Evaluating restoration treatment effectiveness through a comparison of residual composition, structure, and spatial pattern with historical reference sites

Miles E. LeFevre, Derek J. Churchill, Andrew J. Larson, Sean M.A. Jeronimo, Jamie Bass, Jerry F. Franklin, Van R. Kane

    Research output: Contribution to journalArticlepeer-review

    Abstract

    Forest-restoration efforts are increasing in the western United States in response to realized and expected changes in climate and disturbance regimes. Managers are challenged to find practical and defensible targets to shift forest composition, structure, and spatial pattern to a more resistant and resilient state. The Northeast Washington Forest Vision 2020 project on the Colville National Forest presented an opportunity to map and use previously uncaptured mesic stand-level historical reference conditions to a large restoration project. We reconstructed historical forest conditions in 12 plots across a range of plant-association groups and mapped five restoration treatment units after implementation. We evaluated treatment effectiveness both in terms of meeting the prescriptions' stated objectives and by similarity to observed reference conditions using metrics of density, species composition, clump-size patterns, and open-space patterns. We found that dry plant associations were historically dominated by distributed clumps of large shade-intolerant trees, whereas cold mesic plant associations were structured as a gap-matrix spatial pattern. Treatments were effective at meeting prescribed density and species-composition targets, but generally resulted in stands that were overly uniform or clumped compared to historical reference conditions. Study Implications: Collaborative forest-restoration efforts are enhanced by explicit prescription targets and objective monitoring of treatment implementation, which together enable adaptive management. Spatial aspects of forest stand structure are often intentionally manipulated in restoration treatments because of their known relations to ecological functions. Reference conditions can provide defensible starting-points from which to develop a treatment prescription and to evaluate monitoring data. This study provides a spatially explicit stand-level historical reference dataset for the northeast Washington region, including moist mixed-conifer forest types for which historical reference data were not previously available. This reference dataset is available to managers for use in creating reference targets for restoration treatments in stands of similar site conditions and plant-association groups. The methods we used for monitoring restoration treatments are easily applied in an adaptive management framework and can highlight where modifications to future prescriptions are needed to better align treatments with restoration objectives. Treatments in this study were found to have large (>30 tree) untreated patches of high-density forest that had no analog in the historical reference data. This highlights the need for explicit targets when spatial pattern is an objective of restoration treatments.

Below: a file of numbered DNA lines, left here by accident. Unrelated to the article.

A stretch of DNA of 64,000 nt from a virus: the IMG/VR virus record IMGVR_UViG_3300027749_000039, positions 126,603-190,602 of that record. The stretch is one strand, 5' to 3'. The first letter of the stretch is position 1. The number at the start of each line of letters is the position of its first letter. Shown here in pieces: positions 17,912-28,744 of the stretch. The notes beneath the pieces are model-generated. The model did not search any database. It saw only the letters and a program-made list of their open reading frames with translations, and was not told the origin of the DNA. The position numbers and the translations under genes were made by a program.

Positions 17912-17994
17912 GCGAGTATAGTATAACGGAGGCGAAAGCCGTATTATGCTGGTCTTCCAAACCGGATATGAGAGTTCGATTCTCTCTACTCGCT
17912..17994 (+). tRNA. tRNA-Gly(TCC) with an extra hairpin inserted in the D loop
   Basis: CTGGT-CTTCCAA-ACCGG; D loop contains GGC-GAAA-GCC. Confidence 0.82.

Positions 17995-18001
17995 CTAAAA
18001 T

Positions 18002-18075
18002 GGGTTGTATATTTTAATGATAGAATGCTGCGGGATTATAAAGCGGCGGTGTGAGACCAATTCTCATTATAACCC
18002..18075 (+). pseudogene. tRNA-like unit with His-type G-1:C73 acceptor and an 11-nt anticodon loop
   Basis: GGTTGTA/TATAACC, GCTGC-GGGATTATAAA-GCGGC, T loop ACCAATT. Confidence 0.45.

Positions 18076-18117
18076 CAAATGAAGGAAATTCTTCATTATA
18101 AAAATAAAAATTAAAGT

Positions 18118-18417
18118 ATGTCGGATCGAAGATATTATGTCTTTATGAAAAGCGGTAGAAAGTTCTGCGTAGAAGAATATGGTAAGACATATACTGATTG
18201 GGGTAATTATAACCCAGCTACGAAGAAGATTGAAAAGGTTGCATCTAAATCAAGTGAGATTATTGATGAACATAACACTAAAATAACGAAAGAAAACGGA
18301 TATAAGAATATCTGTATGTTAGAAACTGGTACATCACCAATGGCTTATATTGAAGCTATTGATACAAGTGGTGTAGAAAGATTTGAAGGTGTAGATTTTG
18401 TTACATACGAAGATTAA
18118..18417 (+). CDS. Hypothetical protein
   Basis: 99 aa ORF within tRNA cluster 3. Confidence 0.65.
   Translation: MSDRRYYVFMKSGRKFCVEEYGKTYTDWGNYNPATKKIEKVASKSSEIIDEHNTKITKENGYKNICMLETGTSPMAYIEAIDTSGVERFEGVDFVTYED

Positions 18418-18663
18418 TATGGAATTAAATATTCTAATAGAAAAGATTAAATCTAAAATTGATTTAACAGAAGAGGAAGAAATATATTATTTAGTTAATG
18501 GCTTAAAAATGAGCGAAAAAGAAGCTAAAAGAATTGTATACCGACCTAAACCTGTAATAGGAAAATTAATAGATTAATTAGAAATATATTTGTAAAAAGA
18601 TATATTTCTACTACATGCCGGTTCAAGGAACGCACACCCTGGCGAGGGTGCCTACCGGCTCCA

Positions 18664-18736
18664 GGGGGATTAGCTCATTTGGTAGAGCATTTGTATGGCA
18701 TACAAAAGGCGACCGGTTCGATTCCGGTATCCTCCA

Original languageEnglish
    Pages (from-to)578-588
    Number of pages11
    JournalForest Science
    Volume66
    Issue number5
    DOIs
    StatePublished - Oct 1 2020

    Keywords

    • Frequent fire
    • Historical reconstruction
    • Reference conditions
    • Resilience
    • Spatial pattern

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